DOUG LLOYD: So in CS50 we learned about a variety of sorting and searching algorithms. And sometimes it can be a little tricky to keep track of what algorithm does what. We've really only skimmed the surface too, there are many other searching and sorting algorithms. So in this video let's just take a few minutes to try and distill each algorithm down to its core elements so you can remember the most important information about them and be able to articulate the differences, if necessary.
The first is selection sort. The basic idea behind selection sort is find the smallest unsorted element in an array and swap it with the first unsorted element of that array. We said that the worst-case run time of that was n squared. And if you want to recall why, take a look at the selection sort video. The best-case run time is also n squared.
Bubble sort, the idea behind that one is to swap adjacent pairs. So that's the key that helps you remember the difference here. Selection sort is, so far, find the smallest-- bubble sort is swap adjacent pairs. We swap adjacent pairs of elements if they are out of order, which effectively bubbles larger elements to the right, and at the same time it also begins to move smaller elements to the left. The worst-case case run time of bubble sort is n squared. The best-case run time of bubble sort is n. Because in that situation we don't actually-- we might not need to make any swaps at all. We only have to make one pass across all n elements.
In insertion sort, the basic idea here is shifting. That's the keyword for insertion sort. We're going to step once through the array from left to right. And as we do, we're going to shift elements we've already seen to make room for smaller ones that need to fit somewhere back in that sorted portion. So we build the sorted array one element at a time, left to right, and we shift things to make room. The worst-case run time of insertion sort is n squared. The best-case run time is n.
Merge sort-- the keyword here is split and merge. We split the full array, whether it's six elements, eight elements, 10,000 elements-- we split it down by half, by half, by half, until we have under array of n one element arrays. A set of n one element arrays. So we started with one 1,000-element array, and we get to the point where we have 1,000 one-element arrays. Then we begin to merge those sub arrays back together in the correct order. So we take two one-element arrays and create a two-element array. We take two two-element arrays and create a four-element array and so on and so on until we've again rebuilt one n element array.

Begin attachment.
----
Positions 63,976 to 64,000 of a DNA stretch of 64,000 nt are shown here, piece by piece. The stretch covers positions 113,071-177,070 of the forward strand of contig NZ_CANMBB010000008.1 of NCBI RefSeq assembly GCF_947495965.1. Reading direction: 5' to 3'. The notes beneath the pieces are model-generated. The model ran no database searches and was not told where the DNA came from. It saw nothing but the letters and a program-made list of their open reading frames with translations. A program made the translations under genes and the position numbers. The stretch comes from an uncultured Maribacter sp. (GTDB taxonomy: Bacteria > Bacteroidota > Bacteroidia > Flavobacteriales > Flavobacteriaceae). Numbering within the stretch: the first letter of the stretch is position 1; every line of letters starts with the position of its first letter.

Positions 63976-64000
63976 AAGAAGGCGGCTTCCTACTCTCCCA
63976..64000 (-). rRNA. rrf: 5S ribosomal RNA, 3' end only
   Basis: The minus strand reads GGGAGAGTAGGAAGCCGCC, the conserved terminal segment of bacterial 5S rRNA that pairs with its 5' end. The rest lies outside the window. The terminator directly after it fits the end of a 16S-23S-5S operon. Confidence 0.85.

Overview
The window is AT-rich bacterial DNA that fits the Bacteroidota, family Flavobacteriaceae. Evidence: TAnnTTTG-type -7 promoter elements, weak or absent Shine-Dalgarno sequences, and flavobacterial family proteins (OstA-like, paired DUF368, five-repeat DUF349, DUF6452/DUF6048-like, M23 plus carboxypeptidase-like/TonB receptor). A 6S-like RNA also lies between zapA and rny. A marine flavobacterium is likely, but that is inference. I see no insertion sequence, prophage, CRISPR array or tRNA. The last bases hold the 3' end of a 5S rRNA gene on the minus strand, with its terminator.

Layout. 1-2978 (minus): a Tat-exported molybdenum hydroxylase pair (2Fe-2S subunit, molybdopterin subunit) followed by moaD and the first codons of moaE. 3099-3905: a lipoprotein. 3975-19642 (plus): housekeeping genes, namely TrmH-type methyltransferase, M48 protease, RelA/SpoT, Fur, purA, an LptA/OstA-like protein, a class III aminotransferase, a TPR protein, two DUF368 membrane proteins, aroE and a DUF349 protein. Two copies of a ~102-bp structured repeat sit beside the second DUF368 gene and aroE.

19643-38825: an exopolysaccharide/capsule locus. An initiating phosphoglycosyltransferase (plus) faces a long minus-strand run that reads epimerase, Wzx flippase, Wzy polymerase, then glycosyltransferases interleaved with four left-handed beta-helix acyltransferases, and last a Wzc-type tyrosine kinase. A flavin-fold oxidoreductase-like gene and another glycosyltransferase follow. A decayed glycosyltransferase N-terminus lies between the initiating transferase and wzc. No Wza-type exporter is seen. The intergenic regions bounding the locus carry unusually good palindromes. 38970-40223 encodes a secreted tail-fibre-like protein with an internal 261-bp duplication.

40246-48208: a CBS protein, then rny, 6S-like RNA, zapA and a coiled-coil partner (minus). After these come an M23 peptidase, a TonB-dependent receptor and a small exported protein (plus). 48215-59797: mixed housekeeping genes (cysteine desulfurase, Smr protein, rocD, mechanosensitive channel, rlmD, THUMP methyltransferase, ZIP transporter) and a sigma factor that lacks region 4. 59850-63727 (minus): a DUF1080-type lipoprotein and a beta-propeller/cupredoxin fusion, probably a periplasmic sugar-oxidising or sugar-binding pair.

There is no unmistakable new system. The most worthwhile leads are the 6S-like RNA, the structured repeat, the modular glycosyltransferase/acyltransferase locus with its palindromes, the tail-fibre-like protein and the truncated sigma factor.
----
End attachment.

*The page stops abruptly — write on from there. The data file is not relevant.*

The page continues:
The worst-case run time of merge sort is n times log n. We have n elements, but this recombining process takes log n steps to get back to a full array. The best case run time is also n log n because this process doesn't really care whether the array was sorted or not to start with. The process is the same, there's no way to short circuit things. So n log n in the worst case, n log n in the best case.
We talked about two searching algorithms. So linear search is about iterating. We proceed across the array once, from left to right, trying to find the number that we're looking for. The worst-case run time is big O of n. It might take us iterating across every single element to find the element we're looking for, either in the last position, or not at all. But we can't confirm that until we've looked at everything. m the best-case, we find immediately. The best-case run time of linear search is omega of 1.
Lastly, there was binary search, which requires assorted array. Remember that's a very important consideration when working with binary search. It's a prerequisite to using it-- the array that you're looking through must be sorted. Otherwise, the keyword is divide and conquer. Split the array into half and eliminate half of the elements every time as you proceed through. Because of this divide and conquer and splitting things in half approach, the worst-case run time of binary search is log n, which is substantially better than linear search's n. The best-case run time is still one.
We might find it immediately the first time we make a division, but, again, remember that although binary search is substantially better than linear search by virtue of being log n versus n, you might have to go through the work of sorting your array first, which might make it less effective depending on the size of the iterating sorted.
I'm Doug Lloyd, this is CS50.